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You should always send an Informational interview email follow-up. Its not just common courtesy, its good professional practice.

You’ve just exited an informational interview. You thought it went well (or maybe not). If you think that you just need to ponder on what you talked about in the interview and then move onto your next victim, you’re missing an opportunity to build a professional relationship.

You need to play the long game. Nurture your new relationship by keeping in touch with the person you interviewed. Keep up the communication even after you get a job. Send an informational interview email follow-up. Being courteous and generous will keep you front of mind of the people you come in contact with as your career develops. Be helpful. Pay it forward.

Two ideas for keeping in contact

Here’s two ideas for keeping in contact with the person you interviewed.

If you come across an article that you think might interest the person you interviewed, send them a link in a short email. Don’t do that too often though. There can be a fine line between being helpful and spamming or creepy. Something along the lines of the following should suffice…

Hi [person name]. I came across this [blog post / news article / conference notification] and thought that you might find it interesting. Here’s the link. Hope you are well. Regards. [your name].

Keep your interviewee updated

Demonstrate that you have listened to their advice. Keep them updated about your progress.

Hi [person name]. Thanks for bringing [topic] to my attention. I took your advice and recently finished a course about it. Interesting topic. I can see why you suggested I do some training in it. Thanks again. [Your name]

How often should you send an informational interview email?

Imagine that you’re good at some ball game. You notice that a young neighbor is struggling with the basics. So you give them some tips on how to throw, catch, hit, or whatever . . . I reckon you’d like to see that the time you took to show them that has made a difference. That they’ve taken notice. Well, its no different in the professional world. People like to know that they’ve had an impact, and often the best way for them to discover that is for you to tell them.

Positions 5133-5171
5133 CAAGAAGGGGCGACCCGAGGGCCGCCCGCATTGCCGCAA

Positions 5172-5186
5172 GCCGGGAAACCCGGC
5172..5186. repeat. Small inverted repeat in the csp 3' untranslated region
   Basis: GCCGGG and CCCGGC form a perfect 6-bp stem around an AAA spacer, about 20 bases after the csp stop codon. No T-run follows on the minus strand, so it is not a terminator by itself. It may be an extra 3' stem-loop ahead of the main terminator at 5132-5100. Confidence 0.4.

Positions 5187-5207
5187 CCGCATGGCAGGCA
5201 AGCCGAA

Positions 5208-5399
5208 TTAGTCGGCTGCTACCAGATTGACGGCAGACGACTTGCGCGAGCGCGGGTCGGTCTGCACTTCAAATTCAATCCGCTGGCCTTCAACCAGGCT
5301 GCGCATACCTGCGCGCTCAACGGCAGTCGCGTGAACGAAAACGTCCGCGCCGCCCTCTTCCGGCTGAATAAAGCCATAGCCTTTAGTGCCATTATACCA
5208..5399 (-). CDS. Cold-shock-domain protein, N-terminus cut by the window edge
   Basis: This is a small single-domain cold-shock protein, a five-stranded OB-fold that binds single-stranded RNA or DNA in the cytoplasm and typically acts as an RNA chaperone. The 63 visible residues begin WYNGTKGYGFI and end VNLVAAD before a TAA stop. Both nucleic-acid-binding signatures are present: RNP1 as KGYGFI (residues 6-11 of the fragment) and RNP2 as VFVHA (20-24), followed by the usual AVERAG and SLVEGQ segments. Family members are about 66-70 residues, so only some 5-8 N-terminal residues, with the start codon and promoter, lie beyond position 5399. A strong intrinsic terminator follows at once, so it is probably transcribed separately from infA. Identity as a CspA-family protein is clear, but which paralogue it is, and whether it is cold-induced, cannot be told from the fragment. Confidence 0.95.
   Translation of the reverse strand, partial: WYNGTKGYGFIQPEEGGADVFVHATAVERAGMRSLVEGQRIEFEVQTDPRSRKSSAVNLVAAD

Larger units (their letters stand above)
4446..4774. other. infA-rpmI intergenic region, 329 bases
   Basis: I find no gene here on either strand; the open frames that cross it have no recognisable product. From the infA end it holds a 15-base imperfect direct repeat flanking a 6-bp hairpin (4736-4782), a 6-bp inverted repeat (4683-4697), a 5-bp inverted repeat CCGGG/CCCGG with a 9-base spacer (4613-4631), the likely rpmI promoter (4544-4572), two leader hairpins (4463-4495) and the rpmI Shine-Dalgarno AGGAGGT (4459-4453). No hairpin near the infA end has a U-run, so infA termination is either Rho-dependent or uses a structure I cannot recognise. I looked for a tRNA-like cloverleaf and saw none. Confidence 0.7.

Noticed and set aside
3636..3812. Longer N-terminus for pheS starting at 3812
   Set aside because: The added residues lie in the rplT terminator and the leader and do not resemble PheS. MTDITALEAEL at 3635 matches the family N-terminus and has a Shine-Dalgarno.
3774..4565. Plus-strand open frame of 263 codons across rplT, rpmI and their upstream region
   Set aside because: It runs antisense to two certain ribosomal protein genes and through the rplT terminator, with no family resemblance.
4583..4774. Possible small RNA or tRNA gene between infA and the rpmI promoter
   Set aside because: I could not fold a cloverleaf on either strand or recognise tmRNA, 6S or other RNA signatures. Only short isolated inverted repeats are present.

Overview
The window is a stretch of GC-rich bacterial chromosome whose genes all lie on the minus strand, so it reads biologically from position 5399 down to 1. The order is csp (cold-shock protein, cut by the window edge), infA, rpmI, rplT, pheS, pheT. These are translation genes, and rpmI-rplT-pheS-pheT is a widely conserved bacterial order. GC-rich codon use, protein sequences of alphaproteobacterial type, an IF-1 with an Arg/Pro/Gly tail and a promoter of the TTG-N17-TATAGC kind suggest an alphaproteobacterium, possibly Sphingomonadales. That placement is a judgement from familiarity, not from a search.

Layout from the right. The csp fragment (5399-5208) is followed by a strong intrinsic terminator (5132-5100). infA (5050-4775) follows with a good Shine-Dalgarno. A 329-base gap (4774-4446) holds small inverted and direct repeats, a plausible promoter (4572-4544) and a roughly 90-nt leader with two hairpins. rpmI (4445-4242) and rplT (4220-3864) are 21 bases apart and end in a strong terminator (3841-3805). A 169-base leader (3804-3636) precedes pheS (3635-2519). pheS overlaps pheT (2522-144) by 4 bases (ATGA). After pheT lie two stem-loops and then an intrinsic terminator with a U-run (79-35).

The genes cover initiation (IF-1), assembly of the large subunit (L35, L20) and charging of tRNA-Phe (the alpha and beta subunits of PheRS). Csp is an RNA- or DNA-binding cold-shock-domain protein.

How does that translate to you? Every situation is different. But, I’d suggest that a good starting point might be to contact them “sometimes”, but not “all the time”.

Send a thank-you note

As well as an informational interview email follow-up, you could also post them a more formal thank you note.
Sending a thankyou note is not only common courtesy, it’s a reminder to the person that you interviewed them. It is also an opportunity to pass on your details (including your LinkedIn profile that you updated to reflect what you learnt in your informational interview) in a low key way. Too few people send thankyous. I can tell you from experience, the times I’ve helped people and never heard from them again, I feel a little bit “used”. See this post about what to say in thankyou notes.

Having just said that, my personal preference is to send email follow-ups. To me, a thankyou note implies that you’ve merely ticked a box on a list of informational interview tasks. “Job done. Next informational interview.” In contrast, an informational interview email follow-up implies the beginning of an ongoing conversation. One where you and the person you interviewed can communicate in a frictionless way. By frictionless I mean the difference between having to find your thankyou note and then having to manually type in your email or LinkedIn address (friction), versus just clicking the reply button for an email or a link within your email (frictionless). In sending an informational interview email, you could still follow my advice in my thankyou notes blog post, but just do it within an email.

Keep notes about your interviewee

Memories fade with time. Well, mine do! Write down how you met, and something about your conversation. Some people use a spreadsheet or a word document. Other people use an old-fashioned diary. I create a contact in my phone. That lets me search for someone by their name, workplace, and where I met them (eg. Sam Smith, design engineer, widget conference 2021). A system is only as good as the data in it, so be sure to enter their details correctly!

Keep your new relationship professional

Not everyone in this world is a good person. Sometimes you may interview someone who is not ethical. Some people use their relative power irresponsibly. By power, in your interviewer-interviewee relationship, I mean that because you do not have a job, you’re powerless in the relationship compared to the person you’re interviewing. They have the power to give you a job or recommend you to someone who could give you a job.

Just be sure to always keep your communications on a professional level. Be alert but not alarmed!


Informational interview email follow-ups are essential. They’re not just common courtesy, they’re an opportunity to begin building a professional relationship, and to send your details (including a link to your LinkedIn profile). Keeping in touch can be a delicate balancing act. Think of the kid you helped with their ball-skills. You want to know that they’ve listened to you and that you’ve made a difference to their lives. . . but you don’t want them knocking on your door every other day either!

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